Browse Publications Technical Papers 2018-01-1454
2018-04-03

Investigations on the Influence of Fuel Oil Film Interaction on Pre-ignition Events in Highly Boosted DI Gasoline Engines 2018-01-1454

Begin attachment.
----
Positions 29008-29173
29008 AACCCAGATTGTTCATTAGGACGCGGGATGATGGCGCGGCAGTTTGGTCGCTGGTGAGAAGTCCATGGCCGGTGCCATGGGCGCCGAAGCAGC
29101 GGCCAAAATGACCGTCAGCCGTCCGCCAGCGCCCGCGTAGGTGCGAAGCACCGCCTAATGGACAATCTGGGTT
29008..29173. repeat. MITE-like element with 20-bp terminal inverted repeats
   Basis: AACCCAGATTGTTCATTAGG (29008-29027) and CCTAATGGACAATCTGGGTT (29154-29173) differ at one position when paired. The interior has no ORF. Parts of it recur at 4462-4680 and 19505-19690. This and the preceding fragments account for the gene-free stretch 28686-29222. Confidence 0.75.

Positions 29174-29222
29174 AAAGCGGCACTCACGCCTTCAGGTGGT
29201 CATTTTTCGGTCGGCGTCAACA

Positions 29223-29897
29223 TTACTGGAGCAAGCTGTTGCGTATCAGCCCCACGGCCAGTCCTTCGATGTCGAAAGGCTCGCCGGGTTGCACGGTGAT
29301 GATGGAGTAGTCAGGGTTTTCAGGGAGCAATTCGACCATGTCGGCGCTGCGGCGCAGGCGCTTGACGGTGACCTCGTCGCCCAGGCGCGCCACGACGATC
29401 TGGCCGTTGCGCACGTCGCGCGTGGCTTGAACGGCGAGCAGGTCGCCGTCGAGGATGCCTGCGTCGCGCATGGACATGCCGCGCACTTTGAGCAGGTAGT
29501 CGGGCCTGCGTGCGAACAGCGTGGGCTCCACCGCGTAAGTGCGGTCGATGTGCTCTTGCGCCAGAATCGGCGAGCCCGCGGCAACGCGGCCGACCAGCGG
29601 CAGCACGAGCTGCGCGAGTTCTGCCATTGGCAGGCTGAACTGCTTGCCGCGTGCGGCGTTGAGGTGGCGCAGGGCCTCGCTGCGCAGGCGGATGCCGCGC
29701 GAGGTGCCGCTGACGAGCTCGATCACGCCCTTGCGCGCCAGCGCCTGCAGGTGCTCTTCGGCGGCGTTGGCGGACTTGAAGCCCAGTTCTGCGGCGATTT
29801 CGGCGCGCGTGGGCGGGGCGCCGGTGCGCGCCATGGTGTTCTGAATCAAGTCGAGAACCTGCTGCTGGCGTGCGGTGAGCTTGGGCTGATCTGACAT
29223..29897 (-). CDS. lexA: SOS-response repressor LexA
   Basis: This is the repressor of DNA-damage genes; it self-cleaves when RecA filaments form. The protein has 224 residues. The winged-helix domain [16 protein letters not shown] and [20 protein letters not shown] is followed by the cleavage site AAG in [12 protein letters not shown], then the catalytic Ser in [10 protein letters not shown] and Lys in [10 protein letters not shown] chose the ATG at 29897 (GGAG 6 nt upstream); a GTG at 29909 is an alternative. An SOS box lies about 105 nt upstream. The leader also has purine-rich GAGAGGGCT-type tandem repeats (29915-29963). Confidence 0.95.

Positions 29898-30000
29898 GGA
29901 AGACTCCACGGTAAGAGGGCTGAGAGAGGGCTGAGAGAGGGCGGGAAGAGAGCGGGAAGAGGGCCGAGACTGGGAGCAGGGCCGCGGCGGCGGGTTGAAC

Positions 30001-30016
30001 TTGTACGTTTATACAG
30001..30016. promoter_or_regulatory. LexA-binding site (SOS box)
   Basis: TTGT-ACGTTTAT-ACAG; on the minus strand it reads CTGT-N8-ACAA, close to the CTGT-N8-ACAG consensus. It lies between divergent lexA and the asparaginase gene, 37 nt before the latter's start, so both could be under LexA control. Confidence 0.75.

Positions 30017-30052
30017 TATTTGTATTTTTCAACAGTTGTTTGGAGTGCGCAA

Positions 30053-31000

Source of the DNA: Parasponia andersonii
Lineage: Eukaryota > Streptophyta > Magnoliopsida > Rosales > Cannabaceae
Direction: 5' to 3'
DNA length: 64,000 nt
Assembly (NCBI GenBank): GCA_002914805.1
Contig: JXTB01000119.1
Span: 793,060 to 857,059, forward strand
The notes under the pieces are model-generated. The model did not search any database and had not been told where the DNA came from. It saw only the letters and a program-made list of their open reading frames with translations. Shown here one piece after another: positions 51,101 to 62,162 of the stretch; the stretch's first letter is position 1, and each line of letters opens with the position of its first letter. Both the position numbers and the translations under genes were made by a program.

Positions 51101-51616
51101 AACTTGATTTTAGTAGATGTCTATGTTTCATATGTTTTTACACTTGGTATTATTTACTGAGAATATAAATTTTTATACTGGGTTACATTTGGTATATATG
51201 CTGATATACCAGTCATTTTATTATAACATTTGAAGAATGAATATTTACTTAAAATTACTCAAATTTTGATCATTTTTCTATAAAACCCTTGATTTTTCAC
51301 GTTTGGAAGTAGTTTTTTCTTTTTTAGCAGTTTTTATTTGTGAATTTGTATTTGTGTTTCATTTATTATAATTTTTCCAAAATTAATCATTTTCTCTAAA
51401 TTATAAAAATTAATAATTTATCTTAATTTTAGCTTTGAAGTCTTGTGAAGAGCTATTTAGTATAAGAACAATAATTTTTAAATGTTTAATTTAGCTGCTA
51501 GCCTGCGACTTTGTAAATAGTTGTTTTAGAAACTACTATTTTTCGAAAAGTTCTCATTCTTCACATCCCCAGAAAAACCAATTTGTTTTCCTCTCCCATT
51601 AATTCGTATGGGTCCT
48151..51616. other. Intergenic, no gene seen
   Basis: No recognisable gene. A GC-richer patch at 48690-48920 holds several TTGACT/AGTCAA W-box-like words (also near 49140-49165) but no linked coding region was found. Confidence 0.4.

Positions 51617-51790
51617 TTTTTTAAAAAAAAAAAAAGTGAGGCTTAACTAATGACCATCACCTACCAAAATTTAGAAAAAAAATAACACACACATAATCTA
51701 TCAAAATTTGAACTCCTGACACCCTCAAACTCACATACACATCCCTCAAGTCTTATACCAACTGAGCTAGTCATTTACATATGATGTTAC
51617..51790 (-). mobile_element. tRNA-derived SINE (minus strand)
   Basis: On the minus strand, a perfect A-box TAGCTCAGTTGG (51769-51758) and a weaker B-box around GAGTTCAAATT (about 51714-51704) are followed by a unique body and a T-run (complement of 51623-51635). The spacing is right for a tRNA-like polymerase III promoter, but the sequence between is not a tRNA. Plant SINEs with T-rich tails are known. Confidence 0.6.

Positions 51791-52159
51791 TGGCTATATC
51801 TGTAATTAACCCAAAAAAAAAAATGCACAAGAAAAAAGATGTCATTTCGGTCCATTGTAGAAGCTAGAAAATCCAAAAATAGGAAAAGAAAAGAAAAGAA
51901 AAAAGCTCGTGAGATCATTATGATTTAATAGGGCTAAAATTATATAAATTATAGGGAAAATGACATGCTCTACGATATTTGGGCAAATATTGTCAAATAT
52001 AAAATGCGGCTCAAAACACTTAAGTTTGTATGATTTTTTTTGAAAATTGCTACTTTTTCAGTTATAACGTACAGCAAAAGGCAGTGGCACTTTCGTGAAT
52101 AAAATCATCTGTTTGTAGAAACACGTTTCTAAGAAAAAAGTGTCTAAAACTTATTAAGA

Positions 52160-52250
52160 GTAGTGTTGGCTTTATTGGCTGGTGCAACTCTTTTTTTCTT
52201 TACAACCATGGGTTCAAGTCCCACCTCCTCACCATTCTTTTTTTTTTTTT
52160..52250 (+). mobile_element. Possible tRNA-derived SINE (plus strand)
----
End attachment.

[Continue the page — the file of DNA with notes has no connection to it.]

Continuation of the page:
Premature and uncontrolled flame initiation, called pre-ignition (PI), is a prominent issue in the development of spark-ignited engines. It is commonly assumed that this abnormal combustion mode hinders progress in engine downsizing, thus inhibiting development of more efficient engines. The phenomenon is primarily observed in highly turbocharged spark ignited (SI) engines in the full load regime at low engine speeds. Subsequent engine knock induces extremely high peak pressures, potentially causing severe engine damage.The mechanisms leading to this phenomenon are not completely understood; however, it is quite plausible that a multiphase process is responsible for the pre-ignition. One effect could be the interaction between injected fuel drops and the oil film on the cylinder liner. Under certain conditions, droplets of oil or oil/fuel mixture can detach or splash from the film, leading to pre-ignition at the droplet surface towards the end of the compression phase.To gain further understanding of the possible mechanisms leading to pre-ignition events it is important to know under which conditions splash effects on the film can cause droplet detachment. In this paper pre-ignition events in a 2.0 liter 4-cylinder production engine are analyzed regarding the different operating conditions of their occurrence. Parameters effecting splash conditions are injection timing and pressure (fuel impingement on liner), liner temperature, boiling curves of the fuel and lubricating oil viscosity. Conditions leading to increased pre-ignition rates are compared to a generic drop/wall film interaction experiment to evaluate whether splash events are a likely cause or not. The impact of a single drop onto a wetted wall using different liquids is investigated. A large parameter range is obtained by varying drop diameter, impact velocity, film thickness and fluid combinations of drop and wall film. Finally, a dimensionless number K * is defined in order to describe the splashing threshold. Typical K * numbers for various operating conditions of the engine are then computed and compared with results from generic drop impact experiments.

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